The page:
Jay Gatsby, Scott Fitzgerald’s legendary protagonist, is standing at his favorite bar when the bartender says, “I hear you lost all your money in the stock market crash.”
“Yeah,” Gatsby replies “lost every last penny in the crash… but I lost all that was important to me in the boom.” I was reminded of that passage not long ago when I was spending some time at one of those “hot” software companies in Silicon Valley whose employees are an anthem of our times: average age twenty-eight, average net worth over a million—more if you consider stock options. Stock options are great, no kidding, but these people were not happy campers. Their jobs were interesting, fulfilling—up to a point. When I asked them about their jobs and life, they were vaguely disconsolate, despairing—something “beyond words,” one told me; “something missing.”
This scenario is not atypical. It just doesn’t catch the 7:00 o’clock news when today’s latest technological success is all shiny and new. Perhaps it’s even OK to get three out of four. But when even the brightest and best still find something missing, then we really are doing something wrong. And from the mouths of those who are disengaged at work, what is missing is the part that deals with purpose and meaning, connection and being valued, wholeness and integrity—all the words that tend to be associated with spirituality.
There are steps that can be taken because it’s been shown empirically, that:
“Individuals and organizations that perceive themselves as “more spiritual” do better. They are more productive, creative, and adaptive. The people in these organizations are more energized and productive because work isn’t solely about stock options and vacations and coffee breaks. Spiritual organizations are animated by meaning, by wholeness, and by seeing their work connected to events and people beyond themselves.”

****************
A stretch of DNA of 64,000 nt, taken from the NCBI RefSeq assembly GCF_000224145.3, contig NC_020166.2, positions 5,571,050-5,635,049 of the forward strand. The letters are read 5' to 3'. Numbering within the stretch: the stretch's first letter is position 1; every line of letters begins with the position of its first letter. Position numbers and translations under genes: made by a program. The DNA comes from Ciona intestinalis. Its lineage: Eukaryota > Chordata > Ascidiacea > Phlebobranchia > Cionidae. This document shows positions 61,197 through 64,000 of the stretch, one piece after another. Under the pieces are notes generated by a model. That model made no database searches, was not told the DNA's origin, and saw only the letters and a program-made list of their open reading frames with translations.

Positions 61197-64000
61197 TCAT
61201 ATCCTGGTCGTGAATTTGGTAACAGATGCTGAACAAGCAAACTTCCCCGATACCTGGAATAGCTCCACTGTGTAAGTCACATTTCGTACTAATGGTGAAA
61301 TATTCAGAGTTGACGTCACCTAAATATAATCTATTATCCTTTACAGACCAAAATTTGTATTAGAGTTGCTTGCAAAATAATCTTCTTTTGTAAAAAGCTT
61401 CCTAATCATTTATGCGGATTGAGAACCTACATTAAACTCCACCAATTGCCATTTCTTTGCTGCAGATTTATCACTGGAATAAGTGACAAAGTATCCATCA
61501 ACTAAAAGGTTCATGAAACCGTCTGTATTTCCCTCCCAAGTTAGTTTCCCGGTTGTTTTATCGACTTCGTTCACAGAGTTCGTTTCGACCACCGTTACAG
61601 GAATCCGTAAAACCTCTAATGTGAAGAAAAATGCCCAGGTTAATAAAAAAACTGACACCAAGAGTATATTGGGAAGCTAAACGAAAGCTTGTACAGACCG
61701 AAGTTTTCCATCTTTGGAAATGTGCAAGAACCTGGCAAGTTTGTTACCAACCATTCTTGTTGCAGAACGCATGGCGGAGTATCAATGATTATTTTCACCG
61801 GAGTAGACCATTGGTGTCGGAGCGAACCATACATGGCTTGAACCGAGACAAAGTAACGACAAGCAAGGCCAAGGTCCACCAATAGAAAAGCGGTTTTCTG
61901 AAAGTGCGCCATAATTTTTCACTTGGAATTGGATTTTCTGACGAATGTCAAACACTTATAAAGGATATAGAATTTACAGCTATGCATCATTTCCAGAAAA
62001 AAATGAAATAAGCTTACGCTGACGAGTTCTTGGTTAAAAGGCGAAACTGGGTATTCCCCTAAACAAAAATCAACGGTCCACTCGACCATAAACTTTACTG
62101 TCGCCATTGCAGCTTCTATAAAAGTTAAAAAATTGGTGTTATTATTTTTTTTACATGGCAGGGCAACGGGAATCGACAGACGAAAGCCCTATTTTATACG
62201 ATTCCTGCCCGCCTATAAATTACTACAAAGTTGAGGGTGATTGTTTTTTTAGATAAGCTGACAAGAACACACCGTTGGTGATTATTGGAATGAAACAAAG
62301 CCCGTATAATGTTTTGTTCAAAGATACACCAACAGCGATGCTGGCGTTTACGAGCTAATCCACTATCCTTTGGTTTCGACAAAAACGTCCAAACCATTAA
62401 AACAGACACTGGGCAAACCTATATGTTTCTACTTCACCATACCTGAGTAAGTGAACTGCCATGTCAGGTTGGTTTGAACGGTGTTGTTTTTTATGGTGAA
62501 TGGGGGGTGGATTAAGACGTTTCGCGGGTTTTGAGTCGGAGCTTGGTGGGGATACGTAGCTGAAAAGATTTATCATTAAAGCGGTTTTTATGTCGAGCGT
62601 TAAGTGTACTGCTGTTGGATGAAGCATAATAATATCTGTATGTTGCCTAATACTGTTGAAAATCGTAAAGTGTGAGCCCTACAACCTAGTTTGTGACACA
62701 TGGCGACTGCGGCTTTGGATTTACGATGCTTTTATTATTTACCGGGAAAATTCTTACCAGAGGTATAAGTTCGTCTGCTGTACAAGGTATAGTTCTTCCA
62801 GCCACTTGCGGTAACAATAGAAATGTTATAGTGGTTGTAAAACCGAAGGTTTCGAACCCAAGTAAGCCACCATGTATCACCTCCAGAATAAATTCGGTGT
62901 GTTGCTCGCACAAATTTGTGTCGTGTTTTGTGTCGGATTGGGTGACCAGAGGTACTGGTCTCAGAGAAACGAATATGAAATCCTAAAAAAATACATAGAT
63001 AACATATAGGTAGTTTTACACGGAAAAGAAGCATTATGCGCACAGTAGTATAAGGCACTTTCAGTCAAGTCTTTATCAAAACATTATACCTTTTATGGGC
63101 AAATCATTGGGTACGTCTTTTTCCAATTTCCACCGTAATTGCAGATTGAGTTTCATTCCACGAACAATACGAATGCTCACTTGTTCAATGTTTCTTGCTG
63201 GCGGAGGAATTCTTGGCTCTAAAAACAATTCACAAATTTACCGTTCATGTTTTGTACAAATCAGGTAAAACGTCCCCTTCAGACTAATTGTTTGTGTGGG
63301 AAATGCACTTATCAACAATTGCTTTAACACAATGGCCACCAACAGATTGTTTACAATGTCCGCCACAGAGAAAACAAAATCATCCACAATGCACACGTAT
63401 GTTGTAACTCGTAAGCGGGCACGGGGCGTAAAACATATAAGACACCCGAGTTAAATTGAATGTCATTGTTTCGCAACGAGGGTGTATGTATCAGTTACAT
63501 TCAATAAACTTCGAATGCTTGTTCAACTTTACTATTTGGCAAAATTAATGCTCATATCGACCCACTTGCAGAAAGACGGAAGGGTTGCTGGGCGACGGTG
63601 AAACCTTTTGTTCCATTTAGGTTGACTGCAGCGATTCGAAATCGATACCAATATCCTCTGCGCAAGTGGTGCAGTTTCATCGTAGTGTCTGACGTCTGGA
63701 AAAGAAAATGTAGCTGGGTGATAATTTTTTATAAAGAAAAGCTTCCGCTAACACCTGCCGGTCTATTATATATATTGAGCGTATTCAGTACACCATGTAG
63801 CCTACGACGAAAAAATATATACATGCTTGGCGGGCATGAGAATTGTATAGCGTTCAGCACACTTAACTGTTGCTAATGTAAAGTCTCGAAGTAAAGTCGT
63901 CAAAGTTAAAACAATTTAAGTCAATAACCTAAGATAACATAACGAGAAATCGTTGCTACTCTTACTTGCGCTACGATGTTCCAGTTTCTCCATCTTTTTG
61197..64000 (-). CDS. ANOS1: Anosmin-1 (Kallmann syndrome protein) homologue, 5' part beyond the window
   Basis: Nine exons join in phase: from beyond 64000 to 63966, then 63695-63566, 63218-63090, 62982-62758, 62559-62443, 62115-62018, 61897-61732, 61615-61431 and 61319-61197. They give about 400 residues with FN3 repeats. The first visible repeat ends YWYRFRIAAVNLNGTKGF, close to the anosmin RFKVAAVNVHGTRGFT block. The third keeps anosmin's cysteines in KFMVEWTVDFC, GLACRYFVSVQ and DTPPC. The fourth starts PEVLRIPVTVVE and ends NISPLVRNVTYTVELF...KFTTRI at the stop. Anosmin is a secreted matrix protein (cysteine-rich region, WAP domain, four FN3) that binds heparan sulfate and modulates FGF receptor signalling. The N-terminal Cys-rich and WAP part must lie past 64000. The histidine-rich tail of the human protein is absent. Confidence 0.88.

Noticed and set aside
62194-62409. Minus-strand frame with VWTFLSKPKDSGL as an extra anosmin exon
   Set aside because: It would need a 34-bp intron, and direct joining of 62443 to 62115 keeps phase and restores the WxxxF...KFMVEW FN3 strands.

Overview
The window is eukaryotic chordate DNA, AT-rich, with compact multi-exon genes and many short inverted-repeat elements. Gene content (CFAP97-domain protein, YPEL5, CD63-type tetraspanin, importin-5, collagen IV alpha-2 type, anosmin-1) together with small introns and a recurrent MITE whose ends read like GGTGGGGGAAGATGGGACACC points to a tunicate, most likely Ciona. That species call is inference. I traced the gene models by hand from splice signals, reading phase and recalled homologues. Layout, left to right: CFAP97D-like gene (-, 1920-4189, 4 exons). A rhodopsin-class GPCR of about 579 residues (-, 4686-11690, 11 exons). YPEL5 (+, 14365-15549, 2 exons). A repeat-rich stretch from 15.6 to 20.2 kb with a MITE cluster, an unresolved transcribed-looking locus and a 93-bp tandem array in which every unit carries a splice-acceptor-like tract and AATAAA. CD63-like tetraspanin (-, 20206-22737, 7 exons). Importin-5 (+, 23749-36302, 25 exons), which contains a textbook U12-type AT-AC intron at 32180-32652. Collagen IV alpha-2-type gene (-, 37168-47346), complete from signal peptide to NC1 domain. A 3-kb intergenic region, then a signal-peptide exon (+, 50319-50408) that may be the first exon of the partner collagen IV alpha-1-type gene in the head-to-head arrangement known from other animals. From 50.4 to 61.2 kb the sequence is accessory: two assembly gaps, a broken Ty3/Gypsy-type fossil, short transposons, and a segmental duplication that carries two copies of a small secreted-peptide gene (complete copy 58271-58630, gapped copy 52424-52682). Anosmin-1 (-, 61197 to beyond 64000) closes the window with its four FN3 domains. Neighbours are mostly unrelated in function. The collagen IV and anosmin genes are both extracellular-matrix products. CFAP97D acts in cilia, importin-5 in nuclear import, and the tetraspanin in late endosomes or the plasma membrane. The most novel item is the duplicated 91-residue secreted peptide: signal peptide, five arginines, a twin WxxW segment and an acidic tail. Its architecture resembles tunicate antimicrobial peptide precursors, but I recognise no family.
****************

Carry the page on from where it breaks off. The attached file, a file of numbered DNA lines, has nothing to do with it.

The challenge still remains: What to do?
A quandary perhaps, but there is one thing for sure—we can’t sit around waiting until the perfect answer happens to miraculously appear. There are things that can be done… today. Yet as imperfect as they may be and how we implement them, they still make a huge and wonderful difference. That is the wonder of focusing on constructing solutions.
Did you know, that even for the messiest personal predicaments, you don’t have to know ANYTHING about the problem (let alone its history, its origins, or who is to blame) to create a solution? In fact, it is better that you simply stop right now all the reviewing, re-living, reviving the problem. Yes, stop it. Shift your focus to what you want your new situation to BE, and get started building that!
Oh, and while you are at it, never underestimate the power of the small, the few. And before you do anything else, think for a moment about the cost of NOT doing something different. Where is your current trajectory going to land you? When you are curious about how to make significant changes in your “inner” life, take a look at Solutions Mastery™.
* Mitroff, Ian I, and Elizabeth A. Denton. A Spiritual Audit of Corporate America: A Hard Look at Spirituality, Religion, and Values in the Workplace. San Francisco: Jossey-Bass Publishers, 1999. Print.
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